On Nov. 5th 1999, my mom passed away after her struggles with ovarian cancer. Sadly, she was not diagnosed until it was Stage 4 - and at a point where there is not much hope for remission or recovery.
Ovarian cancer is one of those hard-to-detect cancers and often by the time it is detected, it is too late.
In honour of mom, I am rewriting sections from a card that I sent to her while she was in the hospital.
Lessons learned from mom:
- Look both ways before crossing the road. Several times.
- Do your best at school.
- Mind your manners - say "please" and "thank you" - often.
- Send thank you cards.
- Stay away from poisonous cleaning solutions under the sink.
- Don't be afraid to ask questions.
- Respect your elders.
- Be kind to animals.
- Share your food.
- If you drink too much coffee, you'll get red hair. (I'm still waiting!)
- If you eat the end crusts on rye bread, you'll get big boobs. (Must be true!)
- Never walk downtown with curlers in your hair. (Fortunately, a non-issue for me since I was blessed with naturally wavy hair.)
- Unplug your TV in a thunder storm.
- Make your bed right after you get up.
- If your feet are warm, you'll be warm.
- Don't smoke on the street corner because you'll look "cheap".
- Get the awful jobs over with first.
- Be kind.
- Help someone whenever you can.
- You can't always judge a book by the cover.
- Patience. (still working on that one!)
- You can look at a glass as half-full or half-empty. Which one makes you feel better?
- Skin colour doesn't matter.
- Look for the simple pleasures in life.
- Learn to be self-reliant.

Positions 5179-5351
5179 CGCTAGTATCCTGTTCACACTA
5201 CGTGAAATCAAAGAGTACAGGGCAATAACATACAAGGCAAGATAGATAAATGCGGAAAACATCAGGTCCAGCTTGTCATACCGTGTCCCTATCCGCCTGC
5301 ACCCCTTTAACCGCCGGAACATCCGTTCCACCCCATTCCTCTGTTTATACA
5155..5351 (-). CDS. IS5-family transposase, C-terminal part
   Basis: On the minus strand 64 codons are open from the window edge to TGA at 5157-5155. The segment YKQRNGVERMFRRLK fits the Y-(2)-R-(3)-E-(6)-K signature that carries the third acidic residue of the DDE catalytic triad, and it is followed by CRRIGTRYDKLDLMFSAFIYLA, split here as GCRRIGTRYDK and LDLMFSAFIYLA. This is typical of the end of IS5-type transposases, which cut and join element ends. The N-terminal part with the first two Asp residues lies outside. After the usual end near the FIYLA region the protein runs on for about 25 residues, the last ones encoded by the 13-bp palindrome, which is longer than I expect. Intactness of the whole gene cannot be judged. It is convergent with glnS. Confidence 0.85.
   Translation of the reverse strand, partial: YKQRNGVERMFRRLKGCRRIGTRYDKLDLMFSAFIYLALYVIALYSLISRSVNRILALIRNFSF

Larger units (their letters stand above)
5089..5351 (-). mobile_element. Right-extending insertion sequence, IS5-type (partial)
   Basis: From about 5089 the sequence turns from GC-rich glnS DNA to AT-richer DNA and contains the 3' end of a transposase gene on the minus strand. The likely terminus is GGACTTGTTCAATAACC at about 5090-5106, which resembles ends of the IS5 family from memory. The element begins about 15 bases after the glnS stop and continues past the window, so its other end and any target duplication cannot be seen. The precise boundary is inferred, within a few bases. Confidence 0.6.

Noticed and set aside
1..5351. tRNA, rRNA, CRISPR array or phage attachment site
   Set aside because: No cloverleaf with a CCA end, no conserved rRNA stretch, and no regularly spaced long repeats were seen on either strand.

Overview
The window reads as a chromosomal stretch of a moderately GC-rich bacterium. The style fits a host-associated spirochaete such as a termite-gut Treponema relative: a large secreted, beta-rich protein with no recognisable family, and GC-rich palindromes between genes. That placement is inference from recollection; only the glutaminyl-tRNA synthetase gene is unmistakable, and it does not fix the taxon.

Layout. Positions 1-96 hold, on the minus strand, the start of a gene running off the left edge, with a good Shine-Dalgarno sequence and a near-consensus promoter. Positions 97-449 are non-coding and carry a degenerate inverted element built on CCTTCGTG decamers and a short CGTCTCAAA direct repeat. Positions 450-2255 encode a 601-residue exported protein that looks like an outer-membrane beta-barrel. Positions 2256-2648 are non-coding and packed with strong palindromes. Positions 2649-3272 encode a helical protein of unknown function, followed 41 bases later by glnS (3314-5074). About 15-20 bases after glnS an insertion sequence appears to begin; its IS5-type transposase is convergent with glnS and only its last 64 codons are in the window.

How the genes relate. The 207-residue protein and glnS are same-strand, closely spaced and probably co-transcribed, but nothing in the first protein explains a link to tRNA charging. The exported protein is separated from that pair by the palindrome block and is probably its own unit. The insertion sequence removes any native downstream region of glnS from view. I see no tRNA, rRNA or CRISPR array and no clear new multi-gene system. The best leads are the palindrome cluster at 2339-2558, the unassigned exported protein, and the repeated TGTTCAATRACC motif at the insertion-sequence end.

- Oatmeal is best on a cold winter's day.
- Reuse and recycle. (Long before it was popular!)
- Cook from scratch - it's healthier and more economical.
Regrettably, it wasn't meant to be that she impart these lessons to the next her grandchildren.
When illness strikes, it is normal to wonder "why?". Knowing what I do know now, I think a contributing factor to her disease was the lifelong stress that she experienced.
Coming of age during WW2 in Holland, moving to a new country, living with an alcoholic, hard work on a farm, raising 3 children on a limited income and care-taking my dad who suffered his first stroke in 1983 all took its toll.
Worry was her constant companion, despite hiding it behind a cheery disposition. She didn't sleep well, had migraine headaches, high blood pressure, heart disease and hormonal issues - all of which have a connection to cortisol - "the stress hormone."
She was always willing to help out her neighbours, friends and family and could literally make something out of nothing, whether it be clothing or a meal. If creativity is the mother of necessity, then she was the poster child.
When you consider that one stressful event releases a cascade of 1,400 chemical changes, complete with side-effects, my mom was literally soaking in side-effects.
It is my desire to educate people to realize that they can do something about the stress connection so that they live as emotionally, mentally and physically healthy life as possible.
It's too late to help my mom. I hope to be able to help others to help themselves so that they may live a better life.